Below the main altar are the graves of St. Cesario and St. Anastasio.




The ceiling paneling in front of the apse.




Santa Croce has no transepts.  Where the left transept would be is this stained glass window depicting St. Helena and her son, the emperor Constantine.  His holding of the model of the church indicates that he was the original builder.




To the right of the main altar a passageway leads down to the Chapel of St. Helena.  The first room has this illuminated statue of Helena with the True Cross.




The next room is the original 4th century chapel where the relics were originally kept.  This chapel is an almost exact copy of a martyrium built by Constantine in Jerusalem to guard another fragment of the True Cross.




The mosaics on the ceiling of the Chapel of St. Helena are impressive and well-preserved.




To the left of the main altar a passage leads to the Chapel of the Relics.  If I ever won the lottery big, I'd gladly donate the money to have this monstrosity torn out and replaced.  This quasi-art-deco early-Fascist design shows the influence of Benito Mussolini when it was renovated in 1930.  A dark stain on a beautiful building.




During a renovation of the basilica in 1492, a workman found this brick built in to the wall.  The inscription translates "Cross Title."  When the brick was removed, the clergy who had been called by the workman found behind it an ancient piece of wood with writing scratched into it.  Up to the 19th century, that piece of wood was written off as probably a medieval forgery.  Some additional writings from the time of St. Helena were translated in the 19th century which mentioned the existence of the title though.  Additionally, examinations in the 20th century by experts in a wide range of disciplines have rendered the opinion that this piece of wood could very well be genuine.  In fact, some of the written characters would suggest it is impossible for it to be a medieval forgery.  Portions of the writing have been lost due to deterioration of the edges of the board.  There is enough left to see though that the words on it in Latin were Iesus Nazarenus Rex Iudaeorum with the same below it in ancient Greek and Hebrew:  "Jesus of Nazareth, King of the Jews." No proof exists of it's authenticity but much suggests the possibility of it being the writing Pontius Pilate ordered nailed above Jesus' head.  The same rules apply to it as apply to Christianity:  to the skeptic, no proof is enough and to the believer, no proof is needed.  A picture of the title board from a distance is below.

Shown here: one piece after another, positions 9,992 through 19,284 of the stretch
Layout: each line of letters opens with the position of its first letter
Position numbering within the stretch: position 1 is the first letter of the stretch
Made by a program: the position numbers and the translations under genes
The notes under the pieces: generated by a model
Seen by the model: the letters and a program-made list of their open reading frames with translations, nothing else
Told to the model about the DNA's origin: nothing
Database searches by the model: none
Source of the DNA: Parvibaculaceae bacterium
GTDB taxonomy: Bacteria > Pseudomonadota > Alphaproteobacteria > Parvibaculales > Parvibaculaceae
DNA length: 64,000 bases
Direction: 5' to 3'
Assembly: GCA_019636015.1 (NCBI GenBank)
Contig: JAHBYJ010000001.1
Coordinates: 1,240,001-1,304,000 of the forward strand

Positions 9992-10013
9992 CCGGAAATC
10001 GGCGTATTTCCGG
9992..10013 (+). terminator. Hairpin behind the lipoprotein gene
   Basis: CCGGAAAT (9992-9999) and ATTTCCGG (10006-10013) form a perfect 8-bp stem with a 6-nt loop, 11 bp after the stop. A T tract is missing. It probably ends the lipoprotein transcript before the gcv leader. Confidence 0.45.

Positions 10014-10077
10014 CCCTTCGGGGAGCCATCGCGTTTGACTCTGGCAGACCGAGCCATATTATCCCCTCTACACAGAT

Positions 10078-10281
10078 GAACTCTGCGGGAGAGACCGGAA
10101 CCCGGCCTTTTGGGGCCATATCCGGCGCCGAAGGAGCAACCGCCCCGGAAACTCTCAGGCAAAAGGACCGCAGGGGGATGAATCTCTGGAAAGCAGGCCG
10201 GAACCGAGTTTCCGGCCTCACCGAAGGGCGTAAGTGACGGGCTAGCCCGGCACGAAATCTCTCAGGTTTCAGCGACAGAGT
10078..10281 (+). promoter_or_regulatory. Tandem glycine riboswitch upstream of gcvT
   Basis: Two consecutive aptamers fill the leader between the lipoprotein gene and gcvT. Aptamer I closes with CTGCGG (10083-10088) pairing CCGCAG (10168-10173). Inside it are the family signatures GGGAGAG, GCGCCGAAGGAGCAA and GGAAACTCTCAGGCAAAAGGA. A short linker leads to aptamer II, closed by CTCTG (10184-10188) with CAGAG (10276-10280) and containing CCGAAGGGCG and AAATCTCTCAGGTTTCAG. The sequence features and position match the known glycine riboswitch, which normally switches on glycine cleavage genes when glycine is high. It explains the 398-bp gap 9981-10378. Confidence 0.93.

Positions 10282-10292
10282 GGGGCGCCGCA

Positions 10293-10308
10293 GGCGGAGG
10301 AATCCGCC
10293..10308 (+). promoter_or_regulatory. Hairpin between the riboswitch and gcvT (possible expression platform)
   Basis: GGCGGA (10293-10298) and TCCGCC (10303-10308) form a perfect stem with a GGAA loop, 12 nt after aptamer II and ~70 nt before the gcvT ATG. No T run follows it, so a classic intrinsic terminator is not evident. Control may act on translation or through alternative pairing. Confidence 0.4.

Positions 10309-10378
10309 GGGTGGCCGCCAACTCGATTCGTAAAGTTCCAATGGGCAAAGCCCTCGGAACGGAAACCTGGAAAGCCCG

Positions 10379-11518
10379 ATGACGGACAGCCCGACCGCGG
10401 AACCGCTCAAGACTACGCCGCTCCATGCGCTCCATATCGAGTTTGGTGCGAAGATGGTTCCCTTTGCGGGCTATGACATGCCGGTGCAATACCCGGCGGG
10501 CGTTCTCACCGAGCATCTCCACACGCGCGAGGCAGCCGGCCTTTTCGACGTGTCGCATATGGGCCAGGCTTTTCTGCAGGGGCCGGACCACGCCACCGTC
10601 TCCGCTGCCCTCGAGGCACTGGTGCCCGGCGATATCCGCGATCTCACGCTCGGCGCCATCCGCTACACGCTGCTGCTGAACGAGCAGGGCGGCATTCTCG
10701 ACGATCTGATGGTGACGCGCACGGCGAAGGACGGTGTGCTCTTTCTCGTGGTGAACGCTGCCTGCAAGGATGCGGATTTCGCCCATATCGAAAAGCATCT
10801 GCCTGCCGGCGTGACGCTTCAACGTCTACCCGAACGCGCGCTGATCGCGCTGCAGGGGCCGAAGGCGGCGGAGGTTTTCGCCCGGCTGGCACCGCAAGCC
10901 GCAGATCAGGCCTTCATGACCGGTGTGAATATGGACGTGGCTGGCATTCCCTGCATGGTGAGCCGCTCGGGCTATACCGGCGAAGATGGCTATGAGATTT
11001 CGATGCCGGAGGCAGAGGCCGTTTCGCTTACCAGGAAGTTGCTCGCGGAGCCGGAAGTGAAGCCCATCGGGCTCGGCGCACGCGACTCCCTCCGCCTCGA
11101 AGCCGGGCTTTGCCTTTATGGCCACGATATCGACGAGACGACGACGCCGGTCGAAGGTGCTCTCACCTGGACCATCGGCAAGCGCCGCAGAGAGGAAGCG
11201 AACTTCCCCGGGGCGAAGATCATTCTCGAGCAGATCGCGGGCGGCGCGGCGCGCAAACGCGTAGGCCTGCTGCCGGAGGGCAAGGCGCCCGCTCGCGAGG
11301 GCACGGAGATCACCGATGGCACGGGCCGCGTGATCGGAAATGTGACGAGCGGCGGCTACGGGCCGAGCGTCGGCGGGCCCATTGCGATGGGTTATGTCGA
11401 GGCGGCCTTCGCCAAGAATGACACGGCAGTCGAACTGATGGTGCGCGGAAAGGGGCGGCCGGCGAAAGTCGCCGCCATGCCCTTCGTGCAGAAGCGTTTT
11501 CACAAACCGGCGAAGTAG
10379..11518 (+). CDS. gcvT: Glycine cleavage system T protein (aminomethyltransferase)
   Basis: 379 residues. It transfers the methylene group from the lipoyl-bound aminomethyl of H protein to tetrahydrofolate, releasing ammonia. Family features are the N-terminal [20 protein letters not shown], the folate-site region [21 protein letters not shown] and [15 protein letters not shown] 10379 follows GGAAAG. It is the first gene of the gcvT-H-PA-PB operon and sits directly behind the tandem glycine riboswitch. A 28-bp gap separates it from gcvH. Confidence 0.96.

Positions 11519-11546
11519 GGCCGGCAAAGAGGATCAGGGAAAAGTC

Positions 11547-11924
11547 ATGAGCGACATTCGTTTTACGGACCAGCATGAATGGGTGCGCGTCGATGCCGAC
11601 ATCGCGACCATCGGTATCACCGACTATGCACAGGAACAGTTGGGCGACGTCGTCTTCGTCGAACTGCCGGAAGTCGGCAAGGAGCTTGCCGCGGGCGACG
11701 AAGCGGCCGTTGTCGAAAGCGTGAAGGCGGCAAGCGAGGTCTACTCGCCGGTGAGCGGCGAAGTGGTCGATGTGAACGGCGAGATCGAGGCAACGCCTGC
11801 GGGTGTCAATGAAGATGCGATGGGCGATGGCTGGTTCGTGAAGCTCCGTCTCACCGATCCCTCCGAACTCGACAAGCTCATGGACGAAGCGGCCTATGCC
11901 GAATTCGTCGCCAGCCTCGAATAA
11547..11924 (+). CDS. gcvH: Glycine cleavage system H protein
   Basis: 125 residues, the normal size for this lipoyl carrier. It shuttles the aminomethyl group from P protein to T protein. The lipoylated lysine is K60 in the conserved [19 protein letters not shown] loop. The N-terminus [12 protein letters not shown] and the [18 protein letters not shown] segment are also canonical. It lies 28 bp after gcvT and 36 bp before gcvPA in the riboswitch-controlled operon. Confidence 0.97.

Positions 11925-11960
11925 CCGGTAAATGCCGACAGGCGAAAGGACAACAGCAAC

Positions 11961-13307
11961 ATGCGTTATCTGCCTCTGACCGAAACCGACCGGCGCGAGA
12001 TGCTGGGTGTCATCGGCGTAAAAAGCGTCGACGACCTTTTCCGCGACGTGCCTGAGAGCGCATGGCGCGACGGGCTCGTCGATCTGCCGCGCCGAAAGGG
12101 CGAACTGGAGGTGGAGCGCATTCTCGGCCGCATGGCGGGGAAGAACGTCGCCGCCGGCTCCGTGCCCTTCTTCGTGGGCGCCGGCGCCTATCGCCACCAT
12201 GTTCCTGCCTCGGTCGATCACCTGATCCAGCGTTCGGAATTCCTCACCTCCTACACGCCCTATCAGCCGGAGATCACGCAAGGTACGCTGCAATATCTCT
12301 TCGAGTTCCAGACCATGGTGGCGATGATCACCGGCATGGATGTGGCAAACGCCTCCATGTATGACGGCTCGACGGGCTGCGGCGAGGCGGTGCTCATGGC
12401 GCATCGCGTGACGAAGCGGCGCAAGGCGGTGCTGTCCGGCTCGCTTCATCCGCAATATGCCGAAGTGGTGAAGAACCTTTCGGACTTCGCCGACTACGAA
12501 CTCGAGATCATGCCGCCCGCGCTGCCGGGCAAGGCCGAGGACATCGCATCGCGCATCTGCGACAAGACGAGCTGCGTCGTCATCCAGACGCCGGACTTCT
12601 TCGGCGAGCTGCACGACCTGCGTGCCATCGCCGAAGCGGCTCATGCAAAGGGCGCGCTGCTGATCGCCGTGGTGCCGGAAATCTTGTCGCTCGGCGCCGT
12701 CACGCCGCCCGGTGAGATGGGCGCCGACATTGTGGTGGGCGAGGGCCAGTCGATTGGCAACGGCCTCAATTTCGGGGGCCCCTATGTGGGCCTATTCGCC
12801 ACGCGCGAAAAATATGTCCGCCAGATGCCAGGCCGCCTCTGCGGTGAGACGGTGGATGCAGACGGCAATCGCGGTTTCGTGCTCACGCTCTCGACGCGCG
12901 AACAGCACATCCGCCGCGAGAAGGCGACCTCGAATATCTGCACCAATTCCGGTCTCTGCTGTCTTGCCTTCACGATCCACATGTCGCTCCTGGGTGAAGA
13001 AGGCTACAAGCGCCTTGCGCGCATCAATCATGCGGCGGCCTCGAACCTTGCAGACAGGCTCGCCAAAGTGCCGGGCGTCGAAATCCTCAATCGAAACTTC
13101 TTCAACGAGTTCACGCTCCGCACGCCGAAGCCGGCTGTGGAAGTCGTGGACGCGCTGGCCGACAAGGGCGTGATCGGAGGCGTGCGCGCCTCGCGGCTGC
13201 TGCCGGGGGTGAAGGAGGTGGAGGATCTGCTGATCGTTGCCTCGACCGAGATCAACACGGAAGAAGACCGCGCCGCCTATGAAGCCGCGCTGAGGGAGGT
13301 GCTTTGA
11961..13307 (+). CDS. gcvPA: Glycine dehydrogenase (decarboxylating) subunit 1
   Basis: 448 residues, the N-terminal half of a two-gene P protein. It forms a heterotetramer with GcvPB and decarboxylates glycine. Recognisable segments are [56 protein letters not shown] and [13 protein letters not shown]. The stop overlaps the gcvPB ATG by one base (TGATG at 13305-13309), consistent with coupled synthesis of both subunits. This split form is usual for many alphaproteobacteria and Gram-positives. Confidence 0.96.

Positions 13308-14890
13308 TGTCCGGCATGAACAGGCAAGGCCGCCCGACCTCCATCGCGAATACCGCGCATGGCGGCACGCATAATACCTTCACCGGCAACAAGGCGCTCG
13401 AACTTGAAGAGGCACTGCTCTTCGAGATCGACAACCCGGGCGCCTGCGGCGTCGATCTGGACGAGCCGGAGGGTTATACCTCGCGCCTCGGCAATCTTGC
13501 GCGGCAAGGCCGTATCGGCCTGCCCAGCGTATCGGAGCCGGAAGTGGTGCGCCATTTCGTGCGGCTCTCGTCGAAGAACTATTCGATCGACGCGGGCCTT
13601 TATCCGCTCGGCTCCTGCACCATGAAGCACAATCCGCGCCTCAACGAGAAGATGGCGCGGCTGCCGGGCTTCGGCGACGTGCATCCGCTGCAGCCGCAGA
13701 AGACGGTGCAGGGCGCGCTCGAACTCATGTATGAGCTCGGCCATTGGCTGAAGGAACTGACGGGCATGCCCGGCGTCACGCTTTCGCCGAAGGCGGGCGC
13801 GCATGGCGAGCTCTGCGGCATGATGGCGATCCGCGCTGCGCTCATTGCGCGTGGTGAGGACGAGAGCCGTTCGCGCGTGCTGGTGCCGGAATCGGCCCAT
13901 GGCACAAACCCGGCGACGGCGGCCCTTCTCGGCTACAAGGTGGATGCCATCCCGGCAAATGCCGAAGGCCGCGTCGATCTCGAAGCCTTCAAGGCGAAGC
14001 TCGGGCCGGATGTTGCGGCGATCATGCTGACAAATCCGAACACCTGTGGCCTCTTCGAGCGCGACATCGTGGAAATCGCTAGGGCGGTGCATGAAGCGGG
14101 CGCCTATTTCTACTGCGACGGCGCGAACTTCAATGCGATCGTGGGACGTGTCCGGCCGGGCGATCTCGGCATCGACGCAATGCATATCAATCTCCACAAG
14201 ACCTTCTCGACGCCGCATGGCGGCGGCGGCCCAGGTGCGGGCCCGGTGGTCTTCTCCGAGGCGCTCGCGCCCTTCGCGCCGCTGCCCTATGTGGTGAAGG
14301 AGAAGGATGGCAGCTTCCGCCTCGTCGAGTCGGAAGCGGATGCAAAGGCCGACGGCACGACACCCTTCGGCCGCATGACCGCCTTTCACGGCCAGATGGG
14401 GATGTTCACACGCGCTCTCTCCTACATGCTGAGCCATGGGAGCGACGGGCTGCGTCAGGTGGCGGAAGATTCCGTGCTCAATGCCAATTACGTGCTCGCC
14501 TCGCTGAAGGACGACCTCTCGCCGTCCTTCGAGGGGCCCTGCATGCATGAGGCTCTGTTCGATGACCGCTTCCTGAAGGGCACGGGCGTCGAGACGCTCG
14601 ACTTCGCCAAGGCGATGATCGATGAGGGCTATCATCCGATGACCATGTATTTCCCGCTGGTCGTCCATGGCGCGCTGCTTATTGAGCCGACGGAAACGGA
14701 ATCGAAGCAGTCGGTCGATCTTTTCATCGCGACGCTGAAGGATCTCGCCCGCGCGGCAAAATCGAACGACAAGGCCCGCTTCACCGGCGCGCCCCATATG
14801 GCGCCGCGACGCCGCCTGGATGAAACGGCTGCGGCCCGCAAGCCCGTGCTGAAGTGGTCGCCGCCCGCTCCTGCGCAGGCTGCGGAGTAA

Photography is banned in the chapel housing the relics during normal open hours.  While I respected that, I happened to be standing in the anteroom outside with my lens zoomed out to the right distance when someone briefly opened the door to enter and I happened to get this somewhat blurry picture of the reliquary.  The long wooden object on the left side of the reliquary is a piece of wood from the cross of the good thief.  The three objects in reliquary chalices on top are (left to right)  (1) A human index finger bone said to be from the finger which the Apostle St. Thomas placed into the side of Jesus. (2) A stone sliver said to be a portion of the scourging pillar from the courtyard of Pontius Pilate. and (3) Two thorns from a crown-shaped garland of thorns found in the excavation of Golgotha.  The large cross in the middle is made of gold and glass and contains and displays three fragments of wood from the True Cross.  Below that on the left is a reliquary chalice containing a nail taken from the True Cross.  On the right is the wooden title board found in 1492 behind the brick marked Titulus Crucis.




Off the hallway going to the Chapel of the Relics is a small side chapel dedicated to a local girl who died from bone cancer in 1937 at age seven.  Circumstances surrounding her life and death have the Holy See considering her elevation to sainthood.  If so proclaimed, she will be the youngest saint of the Church.  If you're interested in her story, it's at